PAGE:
Board games have been played in societies throughout history. A number of important historical sites and documents shed light on early board games such as Jiroft civilization gameboards in Iran. Senet, found in Predynastic and First Dynasty burials of Egypt, c. 3500 BC and 3100 BC is the oldest board game known to have existed. Senet was pictured in a fresco found in Merknera's tomb. From predynastic Egypt is Mehen. Hounds and Jackals another ancient Egyptean board game appeared around 2000 BC; the first complete set of this game was discovered from a Theban tomb that dates to the 13th Dynasty. This game was popular in Mesopotamia and the Caucasus. Backgammon originated in ancient Persia over 5,000 years ago. Chess and Chaupar originated in India. Go and Liubo originated in China. Patolli originated in Mesoamerica played by the ancient Aztec and The Royal Game of Ur was found in the Royal Tombs of Ur, dating to Mesopotamia 4,600 years ago; the earliest known games list is the Buddha games list. In 17th and 18th century colonial America, the agrarian life of the country left little time for game playing though draughts and card games were not unknown.
The Pilgrims and Puritans of New England frowned on game playing and viewed dice as instruments of the devil. When the Governor William Bradford discovered a group of non-Puritans playing stool-ball, pitching the bar, pursuing other sports in the streets on Christmas Day, 1622, he confiscated their implements, reprimanded them, told them their devotion for the day should be confined to their homes. In Thoughts on Lotteries Thomas Jefferson wrote: Almost all these pursuits of chance produce something useful to society, but there are some which produce nothing, endanger the well-being of the individuals engaged in them or of others depending on them. Such are games with cards, billiards, etc, and although the pursuit of them is a matter of natural right, yet society, perceiving the irresistible bent of some of its members to pursue them, the ruin produced by them to the families depending on these individuals, consider it as a case of insanity, quoad hoc, step in to protect the family and the party himself, as in other cases of insanity, imbecility, etc. and suppress the pursuit altogether, the natural right of following it.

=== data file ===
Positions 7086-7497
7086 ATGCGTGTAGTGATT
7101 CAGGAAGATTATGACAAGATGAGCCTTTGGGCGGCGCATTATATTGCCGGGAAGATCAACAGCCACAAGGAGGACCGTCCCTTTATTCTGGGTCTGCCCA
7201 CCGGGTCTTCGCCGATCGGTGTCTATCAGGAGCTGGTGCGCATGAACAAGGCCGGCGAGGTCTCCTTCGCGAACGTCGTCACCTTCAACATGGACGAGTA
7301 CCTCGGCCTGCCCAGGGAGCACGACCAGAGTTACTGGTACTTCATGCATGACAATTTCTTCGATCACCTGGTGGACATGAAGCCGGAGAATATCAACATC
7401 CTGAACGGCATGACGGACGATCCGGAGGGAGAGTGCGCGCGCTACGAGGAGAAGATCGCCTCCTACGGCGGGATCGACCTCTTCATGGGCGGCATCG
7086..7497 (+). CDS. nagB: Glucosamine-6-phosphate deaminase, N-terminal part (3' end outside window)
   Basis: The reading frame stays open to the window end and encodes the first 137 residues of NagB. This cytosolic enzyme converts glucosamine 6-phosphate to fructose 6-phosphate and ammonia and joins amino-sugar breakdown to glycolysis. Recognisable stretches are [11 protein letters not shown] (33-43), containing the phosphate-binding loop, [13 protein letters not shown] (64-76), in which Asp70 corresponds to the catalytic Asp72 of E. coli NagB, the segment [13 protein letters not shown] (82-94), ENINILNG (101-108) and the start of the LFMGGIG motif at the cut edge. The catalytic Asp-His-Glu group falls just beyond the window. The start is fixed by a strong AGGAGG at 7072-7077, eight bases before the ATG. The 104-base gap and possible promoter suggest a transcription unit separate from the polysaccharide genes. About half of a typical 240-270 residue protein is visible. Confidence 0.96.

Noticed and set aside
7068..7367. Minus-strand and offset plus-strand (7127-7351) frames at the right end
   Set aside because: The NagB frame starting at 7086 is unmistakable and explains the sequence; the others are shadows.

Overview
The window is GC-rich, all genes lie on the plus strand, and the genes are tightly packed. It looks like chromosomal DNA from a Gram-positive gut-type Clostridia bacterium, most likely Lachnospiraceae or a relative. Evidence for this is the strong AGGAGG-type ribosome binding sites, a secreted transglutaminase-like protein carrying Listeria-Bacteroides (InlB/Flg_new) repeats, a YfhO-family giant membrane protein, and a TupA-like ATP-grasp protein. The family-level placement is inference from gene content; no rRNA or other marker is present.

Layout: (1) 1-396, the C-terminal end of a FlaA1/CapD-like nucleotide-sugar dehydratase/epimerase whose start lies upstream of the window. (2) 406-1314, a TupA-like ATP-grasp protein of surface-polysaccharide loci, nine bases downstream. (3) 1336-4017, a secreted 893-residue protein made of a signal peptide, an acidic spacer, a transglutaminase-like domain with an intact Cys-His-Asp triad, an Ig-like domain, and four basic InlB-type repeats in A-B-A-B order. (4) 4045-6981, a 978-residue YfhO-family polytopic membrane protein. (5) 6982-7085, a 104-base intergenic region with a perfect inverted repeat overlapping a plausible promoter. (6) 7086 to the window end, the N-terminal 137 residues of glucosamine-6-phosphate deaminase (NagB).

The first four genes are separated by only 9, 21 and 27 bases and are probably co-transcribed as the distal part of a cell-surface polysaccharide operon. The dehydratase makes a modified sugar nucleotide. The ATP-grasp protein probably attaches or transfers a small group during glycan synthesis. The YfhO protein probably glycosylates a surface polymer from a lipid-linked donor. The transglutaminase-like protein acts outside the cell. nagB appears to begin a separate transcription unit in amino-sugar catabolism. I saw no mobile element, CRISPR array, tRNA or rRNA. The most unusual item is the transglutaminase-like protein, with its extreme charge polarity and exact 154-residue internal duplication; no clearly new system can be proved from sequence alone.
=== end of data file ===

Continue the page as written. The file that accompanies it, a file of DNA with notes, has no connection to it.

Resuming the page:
There are some other games of chance, useful on certain occasions, injurious only when carried beyond their useful bounds. Such are insurances, raffles, etc; these they do not take their regulation under their own discretion. The board game Traveller's Tour Through the United States and its sister game Traveller's Tour Through Europe were published by New York City bookseller F. & R. Lockwood in 1822 and today claims the distinction of being the first board game published in the United States; as the U. S. shifted from agrarian to urban living in the 19th century, greater leisure time and a rise in income became available to the middle class. The American home, once the center of economic production, became the locus of entertainment and education under the supervision of mothers. Children were encouraged to play board games that developed literacy skills and provided moral instruction; the earliest board games published in the United States were based upon Christian morality. The Mansion of Happiness, for example, sent players along a path of virtues and vices that led to the Mansion of Happiness.
The Game of Pope and Pagan, or The Siege of the Stronghold of Satan by the Christian Army pitted an image on its board of a Hindu woman committing suttee against missionaries landing on a foreign shore. The missionaries are cast in white as "the symbol of innocence and hope" while the pope and pagan are cast in black, the color of "gloom of error, and... grief at the daily loss of empire". Commercially produced board games in the mid-19th century were monochrome prints laboriously hand-colored by teams of low-paid young factory women. Advances in paper making and printmaking during the period enabled the commercial production of inexpensive board games; the most significant advance was the development of chromolithography, a technological achievement that made bold, richly colored images available at affordable prices. Games cost as little as US$.25 for a small boxed card game to $3.00 for more elaborate games. American Protestants believed a virtuous life led to success, but the belief was challenged mid-century when the country embraced materialism and c
Reiner Knizia is a prolific German-style board game designer. Born in Germany, he developed his first game at the age of eight, he gained a Master of Science from Syracuse University in the United States and a doctorate in Mathematics from the University of Ulm in Germany. He went on to manage a two-billion-dollar financial company. Knizia has been a full-time game designer since 1997, when he quit his job from the board of a large international bank. Knizia has been living in England since 1993. In addition to having designed over 600 published games, Knizia is acclaimed as a designer, having won the Deutscher Spiele Preis four times, a Spiel des Jahres, numerous other national and international awards. At the Origins Game Fair in 2002 he was inducted into the Gaming Hall of Fame, his games make appearances on various "top games" lists, including the GAMES 100 list, the BoardGameGeek top 100, the Internet Top 100 Games List. Several gaming conventions host "Kniziathons", which are tournaments dedicated to celebrating Knizia-designed games.